Publish-Subscribe Messagiung

This example shows how a simple messaging application can be build in brooklyn, starting with configuring and launching a broker. For these examples we will use the Apache Qpid Java AMQP message broker and clients using the JMS API.

Before You Begin

To use the examples, you'll need curl, git, java (1.6+), and maven (v3) installed.

Installing Brooklyn

(If you followed the Getting Started instructions, you can skip to Installing the Examples.)

Grab a copy of the Brooklyn distribution and set up BROOKLYN_HOME:

% curl -LO ""
% tar xvzf brooklyn-dist-0.6.0-dist.tar.gz
% export BROOKLYN_HOME=$(pwd)/brooklyn-0.6.0/

Installing the Examples

Grab a copy of the brooklyn-examples source code and build it with Maven:

% git clone
% cd brooklyn-examples
% git checkout 0.6.0
% mvn clean install

For more information on ways to download Brooklyn please see the download page. For more information on the Brooklyn CLI and launching apps, please visit this section of the user guide.

Now, go to this particular example's directory:

% cd simple-messaging-pubsub

The CLI needs to know where to find your compiled examples. You can set this up by exporting the BROOKLYN_CLASSPATH environment variable in the following way:

% export BROOKLYN_CLASSPATH=$(pwd)/target/classes

The project simple-messaging-pubsub includes a deployment descriptor for our example messaging application and simple Publish and Subscribe JMS test client scripts.

Single Broker

The first example will include a Qpid broker, which we will customize to use the Oracle BDB message store as an example of a typical production setup. We will also create a queue for use by a pair of test clients.

The QpidBroker entity is created like this, which uses the default configuration, specifying only the AMQP port and creates no queues or topics:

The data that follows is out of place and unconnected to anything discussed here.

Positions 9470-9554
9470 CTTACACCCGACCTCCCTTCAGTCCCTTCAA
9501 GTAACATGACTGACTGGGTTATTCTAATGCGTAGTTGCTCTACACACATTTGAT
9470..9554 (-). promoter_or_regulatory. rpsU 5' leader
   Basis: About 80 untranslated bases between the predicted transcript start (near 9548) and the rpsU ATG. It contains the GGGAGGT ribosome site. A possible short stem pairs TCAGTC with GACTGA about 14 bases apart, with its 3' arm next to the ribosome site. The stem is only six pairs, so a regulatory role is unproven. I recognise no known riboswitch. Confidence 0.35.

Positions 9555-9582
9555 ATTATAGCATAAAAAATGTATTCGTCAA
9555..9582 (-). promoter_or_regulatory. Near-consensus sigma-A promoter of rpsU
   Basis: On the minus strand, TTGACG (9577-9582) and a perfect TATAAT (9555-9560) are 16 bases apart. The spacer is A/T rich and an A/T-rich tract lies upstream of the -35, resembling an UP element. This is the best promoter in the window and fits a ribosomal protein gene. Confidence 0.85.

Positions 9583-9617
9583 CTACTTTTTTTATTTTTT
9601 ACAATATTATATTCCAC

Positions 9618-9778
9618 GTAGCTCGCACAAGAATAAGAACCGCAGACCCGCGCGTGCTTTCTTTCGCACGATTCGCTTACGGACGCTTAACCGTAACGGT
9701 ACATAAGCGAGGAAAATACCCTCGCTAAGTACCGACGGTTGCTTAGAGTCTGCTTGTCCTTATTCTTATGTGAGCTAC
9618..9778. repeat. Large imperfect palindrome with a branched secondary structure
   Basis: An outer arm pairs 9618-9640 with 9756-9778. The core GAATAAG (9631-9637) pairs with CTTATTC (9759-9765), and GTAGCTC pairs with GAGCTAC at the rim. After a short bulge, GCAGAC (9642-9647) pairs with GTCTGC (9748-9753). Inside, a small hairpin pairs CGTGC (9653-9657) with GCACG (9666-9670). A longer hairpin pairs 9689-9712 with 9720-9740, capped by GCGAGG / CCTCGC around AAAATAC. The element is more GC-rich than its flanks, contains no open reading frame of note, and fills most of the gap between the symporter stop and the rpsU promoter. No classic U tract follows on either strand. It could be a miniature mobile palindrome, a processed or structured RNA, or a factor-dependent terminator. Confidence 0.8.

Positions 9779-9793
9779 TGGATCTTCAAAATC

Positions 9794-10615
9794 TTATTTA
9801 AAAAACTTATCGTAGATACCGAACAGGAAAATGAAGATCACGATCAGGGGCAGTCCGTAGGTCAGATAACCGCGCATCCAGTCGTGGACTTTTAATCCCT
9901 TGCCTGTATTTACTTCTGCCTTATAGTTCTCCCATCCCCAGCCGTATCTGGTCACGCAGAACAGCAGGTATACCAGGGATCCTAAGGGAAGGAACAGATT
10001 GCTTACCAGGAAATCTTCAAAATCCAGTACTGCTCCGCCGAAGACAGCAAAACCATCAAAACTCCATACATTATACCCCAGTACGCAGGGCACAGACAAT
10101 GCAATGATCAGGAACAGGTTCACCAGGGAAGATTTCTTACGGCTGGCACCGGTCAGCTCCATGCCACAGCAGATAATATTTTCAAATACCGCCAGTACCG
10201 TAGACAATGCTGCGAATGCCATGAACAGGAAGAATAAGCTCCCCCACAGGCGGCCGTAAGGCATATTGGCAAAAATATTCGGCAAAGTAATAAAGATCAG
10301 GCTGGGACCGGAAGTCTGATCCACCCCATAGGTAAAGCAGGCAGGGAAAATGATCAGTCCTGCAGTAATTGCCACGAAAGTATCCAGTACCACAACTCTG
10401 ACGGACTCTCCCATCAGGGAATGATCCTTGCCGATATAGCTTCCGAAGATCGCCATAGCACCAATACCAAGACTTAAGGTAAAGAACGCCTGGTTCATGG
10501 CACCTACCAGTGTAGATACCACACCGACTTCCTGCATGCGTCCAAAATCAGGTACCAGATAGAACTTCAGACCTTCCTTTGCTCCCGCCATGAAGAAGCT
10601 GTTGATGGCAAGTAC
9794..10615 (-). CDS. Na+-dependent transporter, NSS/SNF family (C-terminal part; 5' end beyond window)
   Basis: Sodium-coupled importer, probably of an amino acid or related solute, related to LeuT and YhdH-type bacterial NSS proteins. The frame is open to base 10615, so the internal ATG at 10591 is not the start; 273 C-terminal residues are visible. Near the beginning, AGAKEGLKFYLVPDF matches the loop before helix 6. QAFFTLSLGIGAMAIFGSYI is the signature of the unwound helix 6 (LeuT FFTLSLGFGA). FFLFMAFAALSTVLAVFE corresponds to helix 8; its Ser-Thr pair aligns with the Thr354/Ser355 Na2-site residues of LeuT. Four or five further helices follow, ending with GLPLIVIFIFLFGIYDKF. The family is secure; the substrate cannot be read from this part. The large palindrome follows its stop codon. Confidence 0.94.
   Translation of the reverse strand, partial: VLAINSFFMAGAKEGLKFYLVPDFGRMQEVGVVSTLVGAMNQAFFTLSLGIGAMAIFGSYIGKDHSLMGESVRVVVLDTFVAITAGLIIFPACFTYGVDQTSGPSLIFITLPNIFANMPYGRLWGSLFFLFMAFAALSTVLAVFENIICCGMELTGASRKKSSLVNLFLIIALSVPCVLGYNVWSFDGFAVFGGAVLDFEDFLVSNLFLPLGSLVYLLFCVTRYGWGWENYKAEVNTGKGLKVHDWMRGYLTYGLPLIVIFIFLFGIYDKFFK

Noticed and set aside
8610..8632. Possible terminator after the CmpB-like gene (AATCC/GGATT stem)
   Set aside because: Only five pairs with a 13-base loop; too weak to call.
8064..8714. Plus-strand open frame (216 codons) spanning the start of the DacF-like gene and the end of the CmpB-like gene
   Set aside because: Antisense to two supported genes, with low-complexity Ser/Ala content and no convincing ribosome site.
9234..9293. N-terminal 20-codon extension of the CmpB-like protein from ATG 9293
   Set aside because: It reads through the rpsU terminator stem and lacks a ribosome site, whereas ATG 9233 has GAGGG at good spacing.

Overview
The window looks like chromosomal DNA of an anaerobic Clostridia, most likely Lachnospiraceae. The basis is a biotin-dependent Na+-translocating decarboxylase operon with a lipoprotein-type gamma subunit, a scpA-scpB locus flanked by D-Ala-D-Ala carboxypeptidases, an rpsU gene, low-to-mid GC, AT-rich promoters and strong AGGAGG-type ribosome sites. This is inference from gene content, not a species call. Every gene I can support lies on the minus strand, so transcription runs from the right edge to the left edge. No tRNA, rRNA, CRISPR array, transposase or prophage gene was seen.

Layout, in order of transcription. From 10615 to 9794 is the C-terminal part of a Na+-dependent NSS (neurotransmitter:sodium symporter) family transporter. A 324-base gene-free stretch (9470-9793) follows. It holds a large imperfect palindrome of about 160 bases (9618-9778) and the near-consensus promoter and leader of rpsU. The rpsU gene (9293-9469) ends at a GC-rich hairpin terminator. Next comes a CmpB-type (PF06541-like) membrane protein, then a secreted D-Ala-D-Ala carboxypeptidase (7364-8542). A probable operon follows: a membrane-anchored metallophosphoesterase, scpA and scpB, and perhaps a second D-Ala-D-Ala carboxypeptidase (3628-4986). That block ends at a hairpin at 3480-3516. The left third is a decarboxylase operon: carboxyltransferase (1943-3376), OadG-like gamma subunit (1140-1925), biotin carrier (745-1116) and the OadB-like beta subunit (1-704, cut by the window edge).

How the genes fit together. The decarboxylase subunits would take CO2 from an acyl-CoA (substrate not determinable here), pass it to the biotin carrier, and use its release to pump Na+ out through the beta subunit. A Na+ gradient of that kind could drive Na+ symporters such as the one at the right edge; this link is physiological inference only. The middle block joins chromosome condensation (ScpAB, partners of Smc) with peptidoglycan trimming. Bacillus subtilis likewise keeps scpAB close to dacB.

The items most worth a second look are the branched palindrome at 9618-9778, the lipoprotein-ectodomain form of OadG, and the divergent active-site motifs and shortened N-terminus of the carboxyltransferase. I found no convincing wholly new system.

public class StandaloneQpidBrokerExample extends AbstractApplication {
    public void init() {
        // Configure the Qpid broker entity
        QpidBroker broker = addChild(EntitySpec.create(QpidBroker.class)
                .configure("amqpPort", 5672));

To install the custom configuration files and extra libraries for BDB, we specify some files to copy to the broker installation, using the runtimeFiles property. These files should be available in the classpath of the application when it is running, usually by copying them to the src/main/resources directory. For example, here we copy a custom XML configuration file and a new password file:

        final String CUSTOM_CONFIG_PATH = "classpath://custom-config.xml";
        final String PASSWD_PATH = "classpath://passwd";

        QpidBroker broker = addChild(EntitySpec.create(QpidBroker.class)
                .configure("amqpPort", 5672)
                .configure("amqpVersion", AmqpServer.AMQP_0_10)
                .configure("runtimeFiles", ImmutableMap.builder()
                        .put(QpidBroker.CONFIG_XML, CUSTOM_CONFIG_PATH)
                        .put(QpidBroker.PASSWD, PASSWD_PATH)

Finally, we come to the complete configuration of our QpidBroker entity using the BDB store. The additional properties here specify the AMQP version and that a queue named testQueue should be created on startup.

        final String CUSTOM_CONFIG_PATH = "classpath://custom-config.xml";
        final String PASSWD_PATH = "classpath://passwd";
        final String QPID_BDBSTORE_JAR_PATH = "classpath://qpid-bdbstore-0.14.jar";
        final String BDBSTORE_JAR_PATH = "classpath://je-5.0.34.jar";